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Hari Shankar Vasudevan (1952–2020)

The ‘Memory’ of a Historian

A scholar extraordinaire in the fields of Russian and European history, Hari Shankar Vasudevan had been associated, in and outside the subcontinent, with numerous academic institutions and research centres apart from the University of Calcutta where he taught for nearly four decades. One of his students reminisces about a great teacher, whose untimely demise on account of Covid-19 on 10 May 2020 meant a great loss to the world of humanities and social sciences.

Despite being an apparently inappropriate student of HSV (as Hari Shankar Vasudevan was known to his students), I am making this attempt at writing something close to an obituary. I did not attend his European, or precisely Russian history classes or have done research on any given theme of global history under his erudite supervision. However, I still could consider myself, along with my classmates of master of arts programme in the Department of History, University of Calcutta during 2011–13, quite an exceptional (sometimes conceited too) pupil to witness him delivering lectures on modern and contemporary Indian history, an area of study he was relatively less known for. Leaving aside his expertise on Russian, European and global history, I was among those who, by the stroke of timing and fortune, got the opportunity to develop new understandings on an area of Indian history, that is, the intellectual origins and nature of planned economy in postcolonial times, on the basis of some fresh new perspectives from a scholar who happened to be an expert of non-Indian history.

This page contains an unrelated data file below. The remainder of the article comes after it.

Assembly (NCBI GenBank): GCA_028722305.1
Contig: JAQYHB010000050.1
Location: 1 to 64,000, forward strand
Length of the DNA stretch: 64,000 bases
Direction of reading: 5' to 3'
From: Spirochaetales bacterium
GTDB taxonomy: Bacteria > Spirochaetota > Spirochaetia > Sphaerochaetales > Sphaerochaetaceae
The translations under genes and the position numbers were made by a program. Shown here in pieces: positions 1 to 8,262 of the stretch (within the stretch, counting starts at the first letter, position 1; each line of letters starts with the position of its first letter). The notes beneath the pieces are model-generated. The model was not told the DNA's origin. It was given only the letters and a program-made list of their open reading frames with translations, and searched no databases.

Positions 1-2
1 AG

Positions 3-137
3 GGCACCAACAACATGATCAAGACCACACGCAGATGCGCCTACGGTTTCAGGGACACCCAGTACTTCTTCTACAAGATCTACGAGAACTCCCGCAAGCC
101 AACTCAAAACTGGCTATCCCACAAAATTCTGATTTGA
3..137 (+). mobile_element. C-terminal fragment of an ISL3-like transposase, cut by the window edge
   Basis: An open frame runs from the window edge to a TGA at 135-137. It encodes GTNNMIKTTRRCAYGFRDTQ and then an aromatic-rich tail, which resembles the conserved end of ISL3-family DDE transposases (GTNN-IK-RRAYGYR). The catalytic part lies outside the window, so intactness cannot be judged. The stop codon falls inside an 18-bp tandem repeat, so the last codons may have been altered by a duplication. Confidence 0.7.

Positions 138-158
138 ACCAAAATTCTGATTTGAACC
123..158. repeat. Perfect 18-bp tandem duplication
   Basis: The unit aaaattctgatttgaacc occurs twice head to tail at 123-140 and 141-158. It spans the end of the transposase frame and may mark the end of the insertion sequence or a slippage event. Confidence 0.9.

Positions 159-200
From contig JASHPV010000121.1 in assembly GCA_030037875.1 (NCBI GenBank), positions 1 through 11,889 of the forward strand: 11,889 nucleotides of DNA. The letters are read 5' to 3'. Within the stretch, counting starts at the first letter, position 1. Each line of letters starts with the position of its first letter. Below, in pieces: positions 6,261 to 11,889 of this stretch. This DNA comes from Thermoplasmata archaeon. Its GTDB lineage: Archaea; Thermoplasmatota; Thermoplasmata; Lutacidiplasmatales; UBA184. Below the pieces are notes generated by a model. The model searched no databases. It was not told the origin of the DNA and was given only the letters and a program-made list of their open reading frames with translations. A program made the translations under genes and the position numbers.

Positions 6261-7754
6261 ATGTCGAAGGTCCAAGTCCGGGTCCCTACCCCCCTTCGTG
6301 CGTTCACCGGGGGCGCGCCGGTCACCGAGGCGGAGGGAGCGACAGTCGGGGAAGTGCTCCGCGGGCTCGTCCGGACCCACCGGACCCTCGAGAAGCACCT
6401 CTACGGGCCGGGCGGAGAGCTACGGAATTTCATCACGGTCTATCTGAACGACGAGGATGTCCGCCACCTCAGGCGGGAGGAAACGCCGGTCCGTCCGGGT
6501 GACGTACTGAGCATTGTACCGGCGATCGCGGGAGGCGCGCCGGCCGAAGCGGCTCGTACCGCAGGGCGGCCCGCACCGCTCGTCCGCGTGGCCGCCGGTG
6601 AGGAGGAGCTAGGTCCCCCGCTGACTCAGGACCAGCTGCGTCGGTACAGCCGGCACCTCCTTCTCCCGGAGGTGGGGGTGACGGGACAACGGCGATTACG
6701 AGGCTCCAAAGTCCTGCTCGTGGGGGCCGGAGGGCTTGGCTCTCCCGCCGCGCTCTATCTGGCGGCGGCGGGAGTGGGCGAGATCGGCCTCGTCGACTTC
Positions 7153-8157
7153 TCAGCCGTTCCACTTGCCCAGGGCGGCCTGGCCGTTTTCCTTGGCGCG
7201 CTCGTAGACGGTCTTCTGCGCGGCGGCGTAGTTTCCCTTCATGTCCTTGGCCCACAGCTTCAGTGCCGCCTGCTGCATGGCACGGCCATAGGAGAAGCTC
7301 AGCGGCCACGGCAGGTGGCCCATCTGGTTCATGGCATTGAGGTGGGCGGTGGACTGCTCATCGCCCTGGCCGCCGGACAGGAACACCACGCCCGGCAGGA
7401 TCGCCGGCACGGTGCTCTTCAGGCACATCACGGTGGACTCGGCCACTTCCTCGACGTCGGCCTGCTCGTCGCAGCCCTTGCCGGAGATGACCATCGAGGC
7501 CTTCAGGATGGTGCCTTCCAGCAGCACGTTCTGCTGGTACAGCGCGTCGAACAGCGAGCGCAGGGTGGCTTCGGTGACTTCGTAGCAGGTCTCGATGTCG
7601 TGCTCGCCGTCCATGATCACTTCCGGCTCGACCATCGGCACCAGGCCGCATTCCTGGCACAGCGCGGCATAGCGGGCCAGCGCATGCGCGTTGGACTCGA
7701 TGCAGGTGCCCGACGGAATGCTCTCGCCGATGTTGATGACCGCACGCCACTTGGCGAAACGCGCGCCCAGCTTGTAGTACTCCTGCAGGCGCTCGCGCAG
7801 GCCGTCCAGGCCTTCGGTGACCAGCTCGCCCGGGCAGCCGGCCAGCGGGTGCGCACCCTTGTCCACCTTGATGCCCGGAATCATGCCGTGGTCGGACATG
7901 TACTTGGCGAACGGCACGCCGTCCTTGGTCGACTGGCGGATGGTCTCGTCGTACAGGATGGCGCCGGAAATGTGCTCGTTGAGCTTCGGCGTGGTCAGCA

I was attending the MA programme in history when Vasudevan had already spent over three decades in the department and was going for the last quarter, if his almost 40 long years of teaching career could be considered as a whole unit to count. Between August and December in 2012, he delivered a series of lectures that could have been compiled as lectures on the planned economy of India. This was a possible derivation from the fact that he simultaneously also took our Industrial Revolution classes, which he started with the references to the “Lectures on the Industrial Revolution in England” delivered in 1883 by Arnold Toynbee. Involved with a handful of policymaking bodies of the union government. In retrospect, it has been a one-of-a-kind and unique experience to listening to him during the penultimate years of the Planning Commission when we did not foresee its dissolution.

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Updated On : 21st Sep, 2020


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